We report an invisible two-dimensional (2D) barcode embedded into a synthetic fused silica by femtosecond laser
processing using a computer-generated hologram (CGH) that generates a spatially extended femtosecond pulse beam in
the depth direction. When we illuminate the irradiated 2D barcode pattern with a 254 nm ultraviolet (UV) light, a strong
red photoluminescence (PL) is observed, and we can read it by using a complementary metal oxide semiconductor
(CMOS) camera and image processing technology. This work provides a novel barcode fabrication method by
femtosecond laser processing using a CGH and a barcode reading method by a red PL.
We report on a curved waveguide fabrication using femtosecond laser processing with a glass hologram. We design and
produce a glass hologram that transforms femtosecond laser beam into a half-ring beam. The half-ring beam generated
by the glass hologram is patterned inside fused silica with one laser shot. The guided light whose bending radius is larger
than 1mm is observed at wavelength of 635nm. As a simple application, a directional coupler consisting of a straight-line
waveguide and a half-ring waveguide is fabricated by two laser shots. Its basic functionality as a coupler is confirmed.
We also develop a hologram that simultaneously produces a straight-line and a half-ring. Using it, we demonstrate a
directional coupler fabrication inside crown glass with one laser shot.
In accordance with the development of various optical devices, an urgent need for innovative 3D microfabrication
method arises. It requires not only rapid processing time or high energy efficiency but also high flexibility in designing
3D structure. Hence we established new 3D microfabrication method to satisfy all of these seemingly-contradictory
factors. This method uses only single femtosecond laser pulse and phase CGH (computer generated hologram); the phase
distribution of the pulse is controlled by the CGH and an arbitrary 3D microstructure is fabricated inside transparent
material by multi photon absorption. It means that this method costs extremely short time and low power for the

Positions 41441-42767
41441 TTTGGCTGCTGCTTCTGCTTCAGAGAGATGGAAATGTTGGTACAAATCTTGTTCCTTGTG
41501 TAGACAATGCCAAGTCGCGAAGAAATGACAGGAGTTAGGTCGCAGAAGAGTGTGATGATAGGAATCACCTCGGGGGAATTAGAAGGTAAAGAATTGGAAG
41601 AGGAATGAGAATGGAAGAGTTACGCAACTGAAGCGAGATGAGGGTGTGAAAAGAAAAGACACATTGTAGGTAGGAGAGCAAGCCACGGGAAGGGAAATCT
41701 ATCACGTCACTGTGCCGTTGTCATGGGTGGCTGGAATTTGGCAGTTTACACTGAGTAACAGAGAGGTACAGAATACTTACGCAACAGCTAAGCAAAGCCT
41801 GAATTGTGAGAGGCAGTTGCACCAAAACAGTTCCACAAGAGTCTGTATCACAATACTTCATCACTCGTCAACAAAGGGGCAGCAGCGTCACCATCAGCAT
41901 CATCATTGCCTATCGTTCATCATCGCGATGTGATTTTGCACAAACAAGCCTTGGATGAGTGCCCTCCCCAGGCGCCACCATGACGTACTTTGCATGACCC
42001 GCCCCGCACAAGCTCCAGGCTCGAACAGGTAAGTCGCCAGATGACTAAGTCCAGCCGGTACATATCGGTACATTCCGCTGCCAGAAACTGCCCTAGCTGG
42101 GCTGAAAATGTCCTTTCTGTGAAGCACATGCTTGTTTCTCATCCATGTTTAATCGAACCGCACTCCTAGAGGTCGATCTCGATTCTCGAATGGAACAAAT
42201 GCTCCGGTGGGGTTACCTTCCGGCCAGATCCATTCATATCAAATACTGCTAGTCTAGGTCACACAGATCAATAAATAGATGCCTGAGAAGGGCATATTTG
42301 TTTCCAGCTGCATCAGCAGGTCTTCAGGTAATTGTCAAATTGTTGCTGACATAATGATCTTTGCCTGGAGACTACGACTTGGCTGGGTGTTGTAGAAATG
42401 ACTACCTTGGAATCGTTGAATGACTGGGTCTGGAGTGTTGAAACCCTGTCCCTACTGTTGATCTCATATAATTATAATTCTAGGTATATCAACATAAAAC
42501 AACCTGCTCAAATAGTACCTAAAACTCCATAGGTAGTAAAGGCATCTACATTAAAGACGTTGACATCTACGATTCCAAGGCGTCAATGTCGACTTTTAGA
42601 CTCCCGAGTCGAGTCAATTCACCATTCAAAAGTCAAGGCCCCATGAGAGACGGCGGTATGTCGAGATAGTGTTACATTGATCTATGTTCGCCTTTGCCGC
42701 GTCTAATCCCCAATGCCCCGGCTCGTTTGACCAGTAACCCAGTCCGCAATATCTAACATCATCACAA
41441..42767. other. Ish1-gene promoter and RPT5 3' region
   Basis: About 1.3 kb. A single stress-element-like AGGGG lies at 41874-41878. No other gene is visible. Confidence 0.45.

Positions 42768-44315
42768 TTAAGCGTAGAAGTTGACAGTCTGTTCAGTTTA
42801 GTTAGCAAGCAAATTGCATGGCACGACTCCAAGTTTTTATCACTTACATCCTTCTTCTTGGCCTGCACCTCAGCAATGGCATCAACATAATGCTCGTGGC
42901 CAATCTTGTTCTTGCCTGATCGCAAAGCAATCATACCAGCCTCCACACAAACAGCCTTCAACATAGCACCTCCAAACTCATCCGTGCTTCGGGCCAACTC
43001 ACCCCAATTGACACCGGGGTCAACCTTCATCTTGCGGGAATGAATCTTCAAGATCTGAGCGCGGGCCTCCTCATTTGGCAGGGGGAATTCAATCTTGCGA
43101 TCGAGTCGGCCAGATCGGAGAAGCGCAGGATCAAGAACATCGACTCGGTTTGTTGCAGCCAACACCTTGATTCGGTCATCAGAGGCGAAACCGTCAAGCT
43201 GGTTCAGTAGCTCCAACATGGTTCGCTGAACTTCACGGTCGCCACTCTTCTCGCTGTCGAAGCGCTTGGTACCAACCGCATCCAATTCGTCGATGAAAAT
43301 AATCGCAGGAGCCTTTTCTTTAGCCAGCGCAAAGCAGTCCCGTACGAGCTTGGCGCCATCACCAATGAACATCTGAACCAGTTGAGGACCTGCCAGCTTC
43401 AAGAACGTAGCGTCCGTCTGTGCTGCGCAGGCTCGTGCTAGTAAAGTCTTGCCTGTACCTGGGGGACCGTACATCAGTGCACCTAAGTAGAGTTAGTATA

fabrication of an arbitrary complex 3D microstructure. In this report, the microfabrication of 3D spiral array which
consists of 24 dot elements is demonstrated. It is very difficult to process multiple elements at different depths
simultaneously, because the light intensity depends on the numerical aperture number of the objective lens and the
distance from the CGH. Hence we improved the CGH calculation by considering these dependencies so that the light
intensity of each element could be controlled separately. By this intensity adjustment, the shape of all elements becomes
homogeneous. The other side of this intensity control is that it is able to process different shape elements intentionally by
varying the intensity of each element. This intensity control is confirmed by the microfabrication with another CGH
which forms 7 dot elements of different shapes. This result proves the high flexibility in designing 3D structure of this
We report on a new waveguide fabrication method with femtosecond laser pulses shaped by Computer-Generated
Hologram (CGH). We design and make CGH's that generates a straight-line intensity distribution from an input laser
intensity distribution. We fabricate a waveguide inside a fused silica sample with exposing the line intensity beam
generated by the CGH, without translating the sample. The fabricated waveguide is 5.1 mm long and 6μm width. We also observe guided-light passing through the waveguide that is butt-coupled to a single mode fiber, at wavelength of 635 nm. The near field pattern is nearly circular cross section. This is the first achievement of waveguide fabrication using a CGH.